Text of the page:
This result aroused the concern of France's major European partners. “No one can remain indifferent […] if among our very close partner and best friend, a party which sees in Europe the problem and not the solution comes largely in the lead,” declared Monday the head of German diplomacy, Annalena Baerbock.

Polish Prime Minister Donald Tusk spoke on Monday of a “great danger” for France and Europe.

The United States, for its part, declared on Monday that it intended to maintain its solid alliance with France, despite this historic score of the far right in the first round of the legislative elections.

Others, like Italian far-right leader Giorgia Meloni, have rejoiced that “demonization” no longer works. Russian President Vladimir Putin, for his part, indicated that he was following the elections in France “very closely”.

If he obtains an absolute majority of 289 deputies on the 577 of the Assembly at the end of the second round on Sunday, the RN will be called upon to form a government, which would mark a return of the far right to power in France for the first time since the Second World War.< /p>

What to watch this week between now and the second round ?

The RN will take advantage, between now and the second round of legislative elections next Sunday, of its lead to try to convince the French to elect it in order to form the government of the Fifth Republic. For the researcher in strategic and diplomatic studies at the Raoul-Dandurand Chair Julien Tourreille, the element to follow will be the way in which the far-right party goes about seeking an absolute majority in the National Assembly. “Their strategy […] will be to normalize as much as possible, to reassure” the electorate who would still hesitate to give power to a divided Republican front, believes Mr. Tourreille. The anti-RN coalition should work to maintain and solidify the union within its ranks if it wishes to block the far right, as the Prime Minister, Gabriel Attal, called for on Sunday. The challenge will therefore be, according to Julien Tourreille, to present itself as “the figure of a credible alternative solution” and to “ensure that there are not too many triangulars”. The presence of three candidates in the second round effectively creates a “scattering of votes” favoring the one who held the lead in the first round, explains Julien Tourreille. The leading candidate then has a strong chance of winning, even if he or she does not exceed 50% of the votes.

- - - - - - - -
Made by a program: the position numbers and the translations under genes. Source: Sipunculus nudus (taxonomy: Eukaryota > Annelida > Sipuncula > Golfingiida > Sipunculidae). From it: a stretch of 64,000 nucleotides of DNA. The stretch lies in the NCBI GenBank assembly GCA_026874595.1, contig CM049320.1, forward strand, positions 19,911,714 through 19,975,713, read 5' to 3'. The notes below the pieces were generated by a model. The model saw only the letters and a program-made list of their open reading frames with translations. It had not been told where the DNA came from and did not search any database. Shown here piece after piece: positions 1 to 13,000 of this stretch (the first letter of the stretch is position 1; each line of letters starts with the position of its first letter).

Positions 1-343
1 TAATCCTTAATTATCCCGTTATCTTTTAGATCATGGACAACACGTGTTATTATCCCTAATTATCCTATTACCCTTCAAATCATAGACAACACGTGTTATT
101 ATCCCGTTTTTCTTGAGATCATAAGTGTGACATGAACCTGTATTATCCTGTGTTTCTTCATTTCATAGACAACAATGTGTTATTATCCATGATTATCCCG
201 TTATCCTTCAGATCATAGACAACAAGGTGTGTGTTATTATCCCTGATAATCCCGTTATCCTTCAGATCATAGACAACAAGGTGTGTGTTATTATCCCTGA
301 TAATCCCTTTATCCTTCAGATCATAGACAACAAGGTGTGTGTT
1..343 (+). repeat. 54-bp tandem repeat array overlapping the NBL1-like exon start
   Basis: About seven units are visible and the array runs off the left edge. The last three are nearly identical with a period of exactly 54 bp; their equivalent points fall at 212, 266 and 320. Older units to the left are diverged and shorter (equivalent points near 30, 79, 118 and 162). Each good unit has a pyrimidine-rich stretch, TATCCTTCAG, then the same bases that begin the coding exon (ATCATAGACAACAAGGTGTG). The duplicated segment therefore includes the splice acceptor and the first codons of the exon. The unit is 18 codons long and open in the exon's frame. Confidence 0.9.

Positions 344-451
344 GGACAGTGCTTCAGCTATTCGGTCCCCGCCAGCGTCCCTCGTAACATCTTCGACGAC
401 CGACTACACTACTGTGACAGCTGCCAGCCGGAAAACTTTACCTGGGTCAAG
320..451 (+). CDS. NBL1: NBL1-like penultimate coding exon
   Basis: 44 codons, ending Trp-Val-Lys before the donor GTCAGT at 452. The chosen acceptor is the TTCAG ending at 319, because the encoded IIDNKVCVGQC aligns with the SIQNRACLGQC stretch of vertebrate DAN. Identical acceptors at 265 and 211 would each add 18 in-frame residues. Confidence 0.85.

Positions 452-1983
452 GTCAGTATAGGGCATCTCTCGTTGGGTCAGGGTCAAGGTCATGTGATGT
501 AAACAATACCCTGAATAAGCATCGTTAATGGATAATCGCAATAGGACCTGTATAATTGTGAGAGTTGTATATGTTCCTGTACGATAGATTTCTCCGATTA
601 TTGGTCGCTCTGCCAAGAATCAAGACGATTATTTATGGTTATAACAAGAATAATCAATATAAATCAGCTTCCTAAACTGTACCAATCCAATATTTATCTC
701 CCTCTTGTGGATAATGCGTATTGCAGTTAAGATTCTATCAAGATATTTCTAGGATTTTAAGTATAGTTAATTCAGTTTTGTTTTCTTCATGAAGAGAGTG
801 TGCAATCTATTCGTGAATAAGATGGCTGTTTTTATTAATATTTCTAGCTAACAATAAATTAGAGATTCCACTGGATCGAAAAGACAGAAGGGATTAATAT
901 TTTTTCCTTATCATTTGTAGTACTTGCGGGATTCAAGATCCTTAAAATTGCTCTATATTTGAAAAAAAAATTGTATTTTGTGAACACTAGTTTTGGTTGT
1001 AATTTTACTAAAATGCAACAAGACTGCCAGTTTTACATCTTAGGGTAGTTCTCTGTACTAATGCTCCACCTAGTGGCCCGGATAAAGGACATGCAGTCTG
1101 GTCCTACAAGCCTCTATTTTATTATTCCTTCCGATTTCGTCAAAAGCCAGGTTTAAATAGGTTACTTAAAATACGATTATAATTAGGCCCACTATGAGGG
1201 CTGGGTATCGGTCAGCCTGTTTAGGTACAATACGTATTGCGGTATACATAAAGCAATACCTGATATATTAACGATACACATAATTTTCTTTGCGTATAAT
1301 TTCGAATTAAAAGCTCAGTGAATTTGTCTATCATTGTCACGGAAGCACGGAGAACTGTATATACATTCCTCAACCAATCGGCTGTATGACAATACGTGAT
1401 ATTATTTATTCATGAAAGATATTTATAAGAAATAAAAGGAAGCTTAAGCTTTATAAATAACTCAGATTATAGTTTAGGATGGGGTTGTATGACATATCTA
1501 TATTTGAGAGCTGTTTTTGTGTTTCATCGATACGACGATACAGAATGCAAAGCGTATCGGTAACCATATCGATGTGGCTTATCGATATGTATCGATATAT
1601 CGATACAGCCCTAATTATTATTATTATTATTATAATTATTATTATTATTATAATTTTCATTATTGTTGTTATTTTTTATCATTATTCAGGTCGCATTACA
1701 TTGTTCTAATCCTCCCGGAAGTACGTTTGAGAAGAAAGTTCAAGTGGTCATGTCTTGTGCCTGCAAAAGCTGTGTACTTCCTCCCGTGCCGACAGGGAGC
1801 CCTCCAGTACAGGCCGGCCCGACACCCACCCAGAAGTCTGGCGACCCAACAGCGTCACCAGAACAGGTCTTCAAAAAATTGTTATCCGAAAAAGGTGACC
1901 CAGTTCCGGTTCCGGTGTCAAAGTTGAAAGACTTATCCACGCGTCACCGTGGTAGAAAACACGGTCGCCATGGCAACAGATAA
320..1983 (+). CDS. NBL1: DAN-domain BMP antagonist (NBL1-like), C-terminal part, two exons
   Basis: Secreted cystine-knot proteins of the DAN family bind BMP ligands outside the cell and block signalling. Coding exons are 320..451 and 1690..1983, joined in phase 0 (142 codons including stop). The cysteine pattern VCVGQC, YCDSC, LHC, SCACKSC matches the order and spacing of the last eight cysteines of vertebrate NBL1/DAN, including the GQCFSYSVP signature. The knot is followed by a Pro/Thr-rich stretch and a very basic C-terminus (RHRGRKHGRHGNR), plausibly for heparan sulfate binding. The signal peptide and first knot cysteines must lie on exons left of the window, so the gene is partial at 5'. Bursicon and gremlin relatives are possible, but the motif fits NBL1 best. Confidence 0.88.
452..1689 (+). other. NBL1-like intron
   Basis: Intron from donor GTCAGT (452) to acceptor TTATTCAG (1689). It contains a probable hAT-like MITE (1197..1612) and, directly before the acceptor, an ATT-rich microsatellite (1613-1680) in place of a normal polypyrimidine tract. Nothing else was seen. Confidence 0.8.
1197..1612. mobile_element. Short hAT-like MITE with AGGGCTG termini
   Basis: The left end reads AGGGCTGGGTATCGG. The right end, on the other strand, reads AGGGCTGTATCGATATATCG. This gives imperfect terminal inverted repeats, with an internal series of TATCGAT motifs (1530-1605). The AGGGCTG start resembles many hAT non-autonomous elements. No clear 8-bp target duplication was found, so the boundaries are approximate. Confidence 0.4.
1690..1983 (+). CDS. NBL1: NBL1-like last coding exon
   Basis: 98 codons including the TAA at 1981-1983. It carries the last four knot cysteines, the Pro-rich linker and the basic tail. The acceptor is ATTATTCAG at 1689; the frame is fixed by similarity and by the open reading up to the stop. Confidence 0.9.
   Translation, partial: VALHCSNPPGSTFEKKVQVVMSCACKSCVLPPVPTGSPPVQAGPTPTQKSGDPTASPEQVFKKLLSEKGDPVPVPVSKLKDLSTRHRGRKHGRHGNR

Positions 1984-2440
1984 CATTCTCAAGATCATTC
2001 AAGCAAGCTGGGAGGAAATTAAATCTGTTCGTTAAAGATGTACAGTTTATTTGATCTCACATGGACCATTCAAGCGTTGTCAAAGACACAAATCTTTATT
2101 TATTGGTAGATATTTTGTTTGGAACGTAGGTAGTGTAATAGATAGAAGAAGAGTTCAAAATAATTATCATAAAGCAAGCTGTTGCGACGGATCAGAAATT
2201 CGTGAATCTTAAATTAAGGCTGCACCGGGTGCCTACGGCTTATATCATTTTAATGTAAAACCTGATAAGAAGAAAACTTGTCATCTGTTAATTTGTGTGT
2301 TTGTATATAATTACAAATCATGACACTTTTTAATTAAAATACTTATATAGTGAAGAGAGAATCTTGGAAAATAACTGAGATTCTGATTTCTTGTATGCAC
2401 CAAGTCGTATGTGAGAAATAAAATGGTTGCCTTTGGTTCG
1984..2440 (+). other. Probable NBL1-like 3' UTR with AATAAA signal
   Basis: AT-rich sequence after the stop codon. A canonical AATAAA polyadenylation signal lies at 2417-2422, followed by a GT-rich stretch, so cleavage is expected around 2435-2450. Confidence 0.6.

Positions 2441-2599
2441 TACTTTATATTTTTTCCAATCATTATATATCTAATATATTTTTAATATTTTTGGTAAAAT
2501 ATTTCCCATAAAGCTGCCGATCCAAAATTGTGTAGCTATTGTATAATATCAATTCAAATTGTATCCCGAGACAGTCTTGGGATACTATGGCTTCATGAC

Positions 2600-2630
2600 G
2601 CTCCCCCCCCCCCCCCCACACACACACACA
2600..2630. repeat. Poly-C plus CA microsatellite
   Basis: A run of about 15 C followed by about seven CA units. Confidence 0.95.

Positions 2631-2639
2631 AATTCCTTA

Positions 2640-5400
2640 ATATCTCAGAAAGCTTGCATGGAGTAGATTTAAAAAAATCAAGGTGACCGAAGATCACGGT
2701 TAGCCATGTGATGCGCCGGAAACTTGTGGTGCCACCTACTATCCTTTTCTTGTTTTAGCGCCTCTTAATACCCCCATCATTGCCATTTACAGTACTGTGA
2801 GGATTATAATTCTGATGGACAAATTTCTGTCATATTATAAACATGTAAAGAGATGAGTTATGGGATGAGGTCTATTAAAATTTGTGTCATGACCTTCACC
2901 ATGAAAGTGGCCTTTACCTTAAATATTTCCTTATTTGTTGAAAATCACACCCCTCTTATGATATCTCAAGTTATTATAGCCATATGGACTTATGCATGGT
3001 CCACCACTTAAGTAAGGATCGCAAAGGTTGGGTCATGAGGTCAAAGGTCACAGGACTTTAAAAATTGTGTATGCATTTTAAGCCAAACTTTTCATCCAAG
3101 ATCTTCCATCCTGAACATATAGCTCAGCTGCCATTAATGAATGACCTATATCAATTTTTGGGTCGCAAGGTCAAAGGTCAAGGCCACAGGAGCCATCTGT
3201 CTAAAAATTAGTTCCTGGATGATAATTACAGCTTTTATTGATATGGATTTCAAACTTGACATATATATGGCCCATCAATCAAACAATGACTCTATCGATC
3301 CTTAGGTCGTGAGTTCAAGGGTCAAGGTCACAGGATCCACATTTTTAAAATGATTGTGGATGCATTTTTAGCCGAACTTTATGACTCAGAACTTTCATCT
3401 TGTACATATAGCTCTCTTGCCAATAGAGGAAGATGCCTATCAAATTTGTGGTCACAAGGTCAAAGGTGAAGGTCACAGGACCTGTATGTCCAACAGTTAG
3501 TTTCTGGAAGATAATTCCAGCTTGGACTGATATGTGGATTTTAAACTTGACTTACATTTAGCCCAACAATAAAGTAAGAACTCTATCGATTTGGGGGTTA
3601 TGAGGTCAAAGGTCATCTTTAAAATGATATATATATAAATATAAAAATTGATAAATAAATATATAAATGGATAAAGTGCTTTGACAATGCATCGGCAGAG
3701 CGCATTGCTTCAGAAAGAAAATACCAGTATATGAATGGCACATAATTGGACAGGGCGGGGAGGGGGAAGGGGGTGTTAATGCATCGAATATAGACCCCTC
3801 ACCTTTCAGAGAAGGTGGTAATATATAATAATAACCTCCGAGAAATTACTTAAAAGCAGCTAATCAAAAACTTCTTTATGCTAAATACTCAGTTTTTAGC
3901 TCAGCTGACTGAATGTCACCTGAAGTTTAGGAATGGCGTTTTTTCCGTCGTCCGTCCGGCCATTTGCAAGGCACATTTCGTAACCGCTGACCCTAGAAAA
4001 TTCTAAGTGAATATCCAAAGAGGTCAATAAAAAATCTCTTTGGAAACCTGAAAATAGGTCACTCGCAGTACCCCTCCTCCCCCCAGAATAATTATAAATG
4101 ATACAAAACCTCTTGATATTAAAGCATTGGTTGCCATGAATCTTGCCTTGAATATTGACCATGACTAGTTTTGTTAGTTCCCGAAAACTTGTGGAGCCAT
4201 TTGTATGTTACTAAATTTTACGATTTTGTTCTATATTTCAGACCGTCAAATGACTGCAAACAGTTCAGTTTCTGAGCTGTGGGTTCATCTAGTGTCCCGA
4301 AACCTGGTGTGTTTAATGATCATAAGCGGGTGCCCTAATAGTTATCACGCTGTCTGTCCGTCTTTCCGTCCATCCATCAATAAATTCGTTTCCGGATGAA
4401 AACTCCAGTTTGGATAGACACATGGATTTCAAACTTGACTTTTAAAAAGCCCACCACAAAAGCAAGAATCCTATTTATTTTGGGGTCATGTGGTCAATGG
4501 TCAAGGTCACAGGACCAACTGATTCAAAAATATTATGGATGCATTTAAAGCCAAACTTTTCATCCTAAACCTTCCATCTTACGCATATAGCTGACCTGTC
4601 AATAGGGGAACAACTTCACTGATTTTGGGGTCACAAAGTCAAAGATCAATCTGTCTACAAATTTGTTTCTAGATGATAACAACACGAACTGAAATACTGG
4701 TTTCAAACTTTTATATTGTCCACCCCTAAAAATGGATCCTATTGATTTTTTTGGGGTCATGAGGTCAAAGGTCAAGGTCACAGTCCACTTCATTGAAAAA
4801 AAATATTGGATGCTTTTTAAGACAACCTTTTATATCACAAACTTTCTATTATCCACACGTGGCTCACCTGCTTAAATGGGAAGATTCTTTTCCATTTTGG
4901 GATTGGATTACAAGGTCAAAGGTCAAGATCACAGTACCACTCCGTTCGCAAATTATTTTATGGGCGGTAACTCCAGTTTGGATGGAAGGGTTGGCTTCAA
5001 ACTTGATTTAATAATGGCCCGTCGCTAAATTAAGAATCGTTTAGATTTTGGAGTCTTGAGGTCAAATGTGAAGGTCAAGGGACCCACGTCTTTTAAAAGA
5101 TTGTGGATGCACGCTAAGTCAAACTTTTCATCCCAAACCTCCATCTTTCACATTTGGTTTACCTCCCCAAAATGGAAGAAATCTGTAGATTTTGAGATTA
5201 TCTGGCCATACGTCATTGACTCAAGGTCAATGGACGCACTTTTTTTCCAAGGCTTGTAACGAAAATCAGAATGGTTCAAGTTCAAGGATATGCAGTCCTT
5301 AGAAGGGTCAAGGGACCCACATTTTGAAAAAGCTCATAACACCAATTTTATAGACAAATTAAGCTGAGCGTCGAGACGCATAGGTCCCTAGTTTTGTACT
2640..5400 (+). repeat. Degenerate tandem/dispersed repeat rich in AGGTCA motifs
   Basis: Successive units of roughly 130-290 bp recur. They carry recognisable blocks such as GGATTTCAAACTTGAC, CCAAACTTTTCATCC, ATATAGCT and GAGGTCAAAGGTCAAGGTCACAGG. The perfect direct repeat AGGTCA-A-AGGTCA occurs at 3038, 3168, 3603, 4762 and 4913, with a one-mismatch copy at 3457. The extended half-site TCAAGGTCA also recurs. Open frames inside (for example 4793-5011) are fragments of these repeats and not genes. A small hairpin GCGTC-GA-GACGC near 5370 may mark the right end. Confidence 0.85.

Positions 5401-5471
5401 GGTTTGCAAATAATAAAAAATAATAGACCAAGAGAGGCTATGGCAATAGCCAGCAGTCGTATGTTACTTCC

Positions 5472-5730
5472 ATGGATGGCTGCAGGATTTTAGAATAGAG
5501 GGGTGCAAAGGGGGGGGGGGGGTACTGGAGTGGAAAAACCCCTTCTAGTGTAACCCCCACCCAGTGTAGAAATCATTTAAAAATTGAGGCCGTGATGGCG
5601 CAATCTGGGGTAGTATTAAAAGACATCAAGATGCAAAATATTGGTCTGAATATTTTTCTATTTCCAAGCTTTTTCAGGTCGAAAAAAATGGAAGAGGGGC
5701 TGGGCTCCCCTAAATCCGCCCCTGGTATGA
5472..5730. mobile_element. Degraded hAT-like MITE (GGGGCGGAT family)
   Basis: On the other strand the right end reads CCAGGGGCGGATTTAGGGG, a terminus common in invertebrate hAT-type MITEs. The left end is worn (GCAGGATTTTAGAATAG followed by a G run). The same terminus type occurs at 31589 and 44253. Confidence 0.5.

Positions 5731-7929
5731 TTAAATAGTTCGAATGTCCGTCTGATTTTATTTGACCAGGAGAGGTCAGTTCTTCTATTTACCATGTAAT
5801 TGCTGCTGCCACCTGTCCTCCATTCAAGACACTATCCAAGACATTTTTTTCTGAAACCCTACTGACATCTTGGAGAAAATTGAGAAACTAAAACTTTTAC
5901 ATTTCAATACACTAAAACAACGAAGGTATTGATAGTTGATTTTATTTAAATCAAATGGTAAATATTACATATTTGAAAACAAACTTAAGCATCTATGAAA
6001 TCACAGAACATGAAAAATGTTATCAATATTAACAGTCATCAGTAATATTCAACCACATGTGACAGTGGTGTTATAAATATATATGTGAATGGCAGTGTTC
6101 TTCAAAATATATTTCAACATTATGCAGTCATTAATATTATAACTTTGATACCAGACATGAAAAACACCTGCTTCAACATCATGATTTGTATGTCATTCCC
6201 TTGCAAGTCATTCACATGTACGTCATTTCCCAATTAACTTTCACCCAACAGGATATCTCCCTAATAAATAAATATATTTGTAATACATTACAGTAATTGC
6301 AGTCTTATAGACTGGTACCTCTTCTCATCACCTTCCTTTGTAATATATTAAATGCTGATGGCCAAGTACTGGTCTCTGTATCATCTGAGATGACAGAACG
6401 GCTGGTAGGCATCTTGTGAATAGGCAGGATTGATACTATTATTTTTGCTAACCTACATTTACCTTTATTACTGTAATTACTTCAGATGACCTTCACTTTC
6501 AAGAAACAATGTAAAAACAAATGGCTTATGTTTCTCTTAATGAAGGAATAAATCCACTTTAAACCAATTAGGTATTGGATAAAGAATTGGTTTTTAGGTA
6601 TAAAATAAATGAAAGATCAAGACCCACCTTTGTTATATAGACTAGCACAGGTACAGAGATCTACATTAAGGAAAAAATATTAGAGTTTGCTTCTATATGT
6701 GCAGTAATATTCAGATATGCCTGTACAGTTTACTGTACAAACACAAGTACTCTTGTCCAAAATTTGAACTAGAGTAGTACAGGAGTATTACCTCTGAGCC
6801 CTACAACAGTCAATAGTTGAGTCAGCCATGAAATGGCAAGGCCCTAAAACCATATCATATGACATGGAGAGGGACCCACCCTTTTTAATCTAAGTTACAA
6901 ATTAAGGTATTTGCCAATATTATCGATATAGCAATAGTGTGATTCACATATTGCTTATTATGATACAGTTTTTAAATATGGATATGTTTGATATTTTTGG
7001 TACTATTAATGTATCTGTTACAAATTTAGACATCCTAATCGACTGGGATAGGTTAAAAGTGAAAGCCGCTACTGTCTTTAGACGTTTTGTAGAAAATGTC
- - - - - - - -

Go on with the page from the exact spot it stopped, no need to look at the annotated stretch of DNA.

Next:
With Agence France-Presse

Teilor Stone

By Teilor Stone

Teilor Stone has been a reporter on the news desk since 2013. Before that she wrote about young adolescence and family dynamics for Styles and was the legal affairs correspondent for the Metro desk. Before joining Thesaxon , Teilor Stone worked as a staff writer at the Village Voice and a freelancer for Newsday, The Wall Street Journal, GQ and Mirabella. To get in touch, contact me through my teilor@nizhtimes.com 1-800-268-7116